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Re: Electoral College in Uganda

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  • Kristen Cheney
    Scott et al, Opinions such as this one are indeed fairly common here in Uganda. I have seen numerous editorials and letters in the papers here that suggest
    Message 1 of 2 , Dec 6, 2000
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      Scott et al,

      Opinions such as this one are indeed fairly common here in Uganda. I have
      seen numerous editorials and letters in the papers here that suggest that
      the peasantry is a "problem." It reinforces my suspicions that class is
      really becoming a much more salient and contentious issue here than tribe,
      which was the case in the past. Of course, people define sectarianism as
      tribal, in line with your friend's 'son of the soil' claim of partisanship.
      In doing research on children and political consciousness, I've come across
      similar arguments that deny children political rights, including voting, on
      the basis that they aren't yet 'smart' enough to review the issues and make
      wise decisions. But the idea that only educated people should vote presumes
      that educated people somehow vote more wisely, based on some higher
      rationale. I see little evidence to support that claim, either. Yet the
      discriminatory implications of assumptions about educated and non-educated
      people are potentially really dangerous here.

      Kristen


      >Hi Mr. Scot?
      >
      >How is Washington, once again? Thanks for the document you sent me. I
      >
      >managed to spare some time and peruse through it. As I had mentioned
      >
      >earlier, it was indeed very interesting. I got a few things in my mind I
      >
      >would like to talk of and probably get an opinion about.
      >
      >You probably may not be interested in politics and certainly African
      >
      >politics. But here, politics governs almost everything. Right from one's
      >
      >welbeing to social friends and anything more you can think of. You have
      >
      >also spent some time in Africa and certainly have an idea of its politics,
      >
      >besides its social political set up. Most of African countries have
      >
      >peasants as the majority. In my country where I reside, over 85% of the
      >
      >population is peasantry, with a small elite/educated population.
      >
      >Now, these people are a very big problem when it comes to electing a
      >
      >National President. First of all, their grasp of national issues is very
      >
      >limited, if not absent. Therefore, like the proponents of the electoral
      >
      >college pointed out, Regionalism and favouratism of "son of the soil"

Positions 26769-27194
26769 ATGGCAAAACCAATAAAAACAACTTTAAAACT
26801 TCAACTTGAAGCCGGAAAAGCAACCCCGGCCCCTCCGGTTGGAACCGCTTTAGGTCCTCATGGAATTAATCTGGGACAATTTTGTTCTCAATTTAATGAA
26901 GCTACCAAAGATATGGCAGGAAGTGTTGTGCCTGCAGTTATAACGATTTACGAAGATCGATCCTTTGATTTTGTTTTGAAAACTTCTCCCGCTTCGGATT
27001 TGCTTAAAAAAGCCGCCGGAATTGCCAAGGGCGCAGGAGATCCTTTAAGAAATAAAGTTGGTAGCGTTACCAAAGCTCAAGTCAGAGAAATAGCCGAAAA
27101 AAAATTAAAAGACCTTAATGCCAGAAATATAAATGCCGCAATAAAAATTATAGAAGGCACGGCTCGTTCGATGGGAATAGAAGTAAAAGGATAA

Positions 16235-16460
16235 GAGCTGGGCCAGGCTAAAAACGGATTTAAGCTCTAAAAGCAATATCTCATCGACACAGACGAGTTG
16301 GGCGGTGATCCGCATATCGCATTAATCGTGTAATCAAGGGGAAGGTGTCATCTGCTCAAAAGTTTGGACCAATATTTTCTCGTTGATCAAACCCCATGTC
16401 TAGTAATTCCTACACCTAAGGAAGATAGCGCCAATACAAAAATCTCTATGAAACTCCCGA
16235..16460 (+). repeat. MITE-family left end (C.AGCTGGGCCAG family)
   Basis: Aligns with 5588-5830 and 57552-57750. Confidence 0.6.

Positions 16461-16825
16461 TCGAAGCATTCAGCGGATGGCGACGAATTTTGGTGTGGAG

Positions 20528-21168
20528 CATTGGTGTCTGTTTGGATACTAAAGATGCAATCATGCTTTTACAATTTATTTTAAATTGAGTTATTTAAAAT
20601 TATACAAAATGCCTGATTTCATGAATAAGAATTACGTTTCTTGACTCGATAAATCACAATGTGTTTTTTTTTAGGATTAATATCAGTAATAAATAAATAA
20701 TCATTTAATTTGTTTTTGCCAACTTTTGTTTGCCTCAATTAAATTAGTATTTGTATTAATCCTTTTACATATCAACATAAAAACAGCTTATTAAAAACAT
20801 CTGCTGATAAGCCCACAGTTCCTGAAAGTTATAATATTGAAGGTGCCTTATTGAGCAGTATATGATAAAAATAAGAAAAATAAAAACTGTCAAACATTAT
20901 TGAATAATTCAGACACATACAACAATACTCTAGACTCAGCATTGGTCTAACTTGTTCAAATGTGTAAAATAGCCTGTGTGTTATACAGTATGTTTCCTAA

>
      >takes precedence over merit and capability.
      >
      >Hence, my argument that African countries, especially mine, with such
      >
      >social structural population distribution probably need an electoral
      >
      >college of well educated people. In fact to drive the point home, peasants
      >
      >and illitrates should not be the sole basis for electing a National
      >
      >President, if not, not to vote at all! There should be a minimum level of
      >
      >education for a person to qualify to vote! Because, however much you
      >
      >explain to these fellows the "a,b,c,d,�" of issues, such as corruption,
      >
      >dynamism of society, a change in leadership, etcetera. If the alternative
      >
      >is not "a son of the soil", to hell. They will not understand. You will
      >
      >be talking to deaf ears. In fact, they even do not know what their basic
      >
      >needs are! And by the way, at the end of the day, the very peasants who
      >
      >are lured to elect Presidents, walk away with nothing! And they will
      >
      >still vote for that very fellow again and again, who keeps promising them
      >air!
      >
      >Indeed, the Founding Fathers of America had that great idea of an
      >
      >"electoral college".
      >
      >Mr. Scot, do you have any idea?
      >
      >Bye for now.
      >
      >Paul.

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    • Paul DEVER
      Irony has come full circle: Both the Moslems and the Jews wait until a male child reaches puberty, then he s a man, each capable of leading prayer, one measure
      Message 2 of 2 , Dec 7, 2000
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        Irony has come full circle:
        Both the Moslems and the Jews wait until a male child reaches puberty, then
        he s a man, each capable of leading prayer, one measure of adulthood (I am
        certain of this with Moslems, not quite certain about the Jews and a minyan)

        Also in many African cultures, a boy is given his share of the flock and let
        loose on the soil.

        Responsibility is recognized in many different ways...

        What is amazing is the barometers of adulthood. Peachfuzz and a deepened
        voice do not an adult make. Look around you and you will see youngsters
        well beyond their chronological years, and people of age who can't tie their
        shoes...

        It seems easier for woemn in a sense...adulthood is recognized by one in the
        oven regardless of age...
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